Tort Law in America: An Intellectual History by G. Edward WhiteTort Law in America: An Intellectual History by G. Edward White

Tort Law in America: An Intellectual History

byG. Edward White

Paperback | August 15, 2002

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Widely regarded as a standard in the field, G. Edward White's Tort Law in America is a concise and accessible history of the way legal scholars and judges have conceptualized the subject of torts, the reasons that changes in certain rules and doctrines have occurred, and the people who broughtabout these changes. Now in an expanded edition, Tort Law in America features a new preface that places the book within the current scholarship and two new chapters covering developments in American tort law over the past fifteen years. White approaches his subject from four perspectives: intellectual history, thesociology of knowledge, the phenomenon of professionalization in the late nineteenth and early twentieth centuries in America, and the recurrent concerns of tort law since its emergence as a discrete field. He puts the intellectual history of this unique branch of law into the general picture ofphilosophy, sociology, and literature in what is not only a major work of legal scholarship but also a tour de force for anyone interested in American intellectual history.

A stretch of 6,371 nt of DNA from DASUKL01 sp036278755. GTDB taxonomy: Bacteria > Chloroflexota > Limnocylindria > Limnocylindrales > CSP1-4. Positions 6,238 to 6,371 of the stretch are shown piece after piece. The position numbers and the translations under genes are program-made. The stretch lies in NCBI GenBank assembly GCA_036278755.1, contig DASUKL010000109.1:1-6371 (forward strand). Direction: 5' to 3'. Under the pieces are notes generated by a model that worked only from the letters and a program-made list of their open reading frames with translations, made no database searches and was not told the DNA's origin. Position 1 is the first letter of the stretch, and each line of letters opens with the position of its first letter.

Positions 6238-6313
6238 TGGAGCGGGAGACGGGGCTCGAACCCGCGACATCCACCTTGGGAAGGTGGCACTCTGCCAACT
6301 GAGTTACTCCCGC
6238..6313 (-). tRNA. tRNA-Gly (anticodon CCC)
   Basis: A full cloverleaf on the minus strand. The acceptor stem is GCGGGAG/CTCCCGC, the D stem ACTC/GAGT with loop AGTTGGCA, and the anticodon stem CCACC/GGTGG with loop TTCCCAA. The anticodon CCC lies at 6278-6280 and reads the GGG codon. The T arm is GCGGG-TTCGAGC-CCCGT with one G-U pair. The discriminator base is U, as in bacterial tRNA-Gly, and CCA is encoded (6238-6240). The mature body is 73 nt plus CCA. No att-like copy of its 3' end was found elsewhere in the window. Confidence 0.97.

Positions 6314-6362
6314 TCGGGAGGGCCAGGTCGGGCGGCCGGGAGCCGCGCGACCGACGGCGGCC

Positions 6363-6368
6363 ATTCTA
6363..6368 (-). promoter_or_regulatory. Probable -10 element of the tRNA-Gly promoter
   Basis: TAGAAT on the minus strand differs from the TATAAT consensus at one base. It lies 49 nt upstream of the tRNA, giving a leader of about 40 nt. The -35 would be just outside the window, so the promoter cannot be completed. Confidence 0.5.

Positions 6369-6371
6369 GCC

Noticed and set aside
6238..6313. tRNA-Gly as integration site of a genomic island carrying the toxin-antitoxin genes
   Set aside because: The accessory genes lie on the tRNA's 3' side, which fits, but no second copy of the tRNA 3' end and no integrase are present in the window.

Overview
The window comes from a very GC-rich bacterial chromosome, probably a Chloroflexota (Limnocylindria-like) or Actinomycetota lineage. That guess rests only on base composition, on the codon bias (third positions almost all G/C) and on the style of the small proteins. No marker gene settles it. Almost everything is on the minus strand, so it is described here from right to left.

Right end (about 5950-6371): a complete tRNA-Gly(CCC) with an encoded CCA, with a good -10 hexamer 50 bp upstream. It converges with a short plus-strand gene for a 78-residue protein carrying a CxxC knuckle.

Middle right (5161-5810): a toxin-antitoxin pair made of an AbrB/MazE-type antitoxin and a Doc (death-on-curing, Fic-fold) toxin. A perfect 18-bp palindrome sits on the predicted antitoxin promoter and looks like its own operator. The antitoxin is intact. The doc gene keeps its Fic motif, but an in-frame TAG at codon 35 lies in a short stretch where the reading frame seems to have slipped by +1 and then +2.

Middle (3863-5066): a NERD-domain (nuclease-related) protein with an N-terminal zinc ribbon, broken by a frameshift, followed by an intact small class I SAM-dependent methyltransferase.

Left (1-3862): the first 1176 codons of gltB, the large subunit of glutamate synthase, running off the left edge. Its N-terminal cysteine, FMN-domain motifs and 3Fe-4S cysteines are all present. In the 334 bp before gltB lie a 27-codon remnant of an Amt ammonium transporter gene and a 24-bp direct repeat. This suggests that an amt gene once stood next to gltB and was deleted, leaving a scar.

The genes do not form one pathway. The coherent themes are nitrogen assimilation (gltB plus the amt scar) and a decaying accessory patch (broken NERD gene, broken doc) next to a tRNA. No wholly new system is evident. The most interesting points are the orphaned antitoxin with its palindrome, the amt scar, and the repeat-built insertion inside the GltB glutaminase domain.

G. Edward White is Professor of Law at the University of Virginia Law School and author of The American Judicial Tradition.
Title:Tort Law in America: An Intellectual HistoryFormat:PaperbackDimensions:424 pages, 5.39 × 8.19 × 1.3 inPublished:August 15, 2002Publisher:Oxford University PressLanguage:English

The following ISBNs are associated with this title:

ISBN - 10:0195139658

ISBN - 13:9780195139655


Table of Contents

Introduction1. The Intellectual Origins of Torts in America2. The Impact of Legal Science on Tort Law, 1880-19103. The Impact of Realism on Tort Law, 1910-19454. The Twentieth-Century Judge as Torts Theorist: Cardozo5. William Prosser, Consensus Thought, and the Nature of Tort Law, 1945-19706. The Twentieth-Century Judge as Torts Theorist: Traynor7. The 1970s: Neoconceptualism and the Future of Tort Law8. The Unexpected Persistence of Negligence, 1980-20009. Entering the Twenty-First CenturyNotesIndex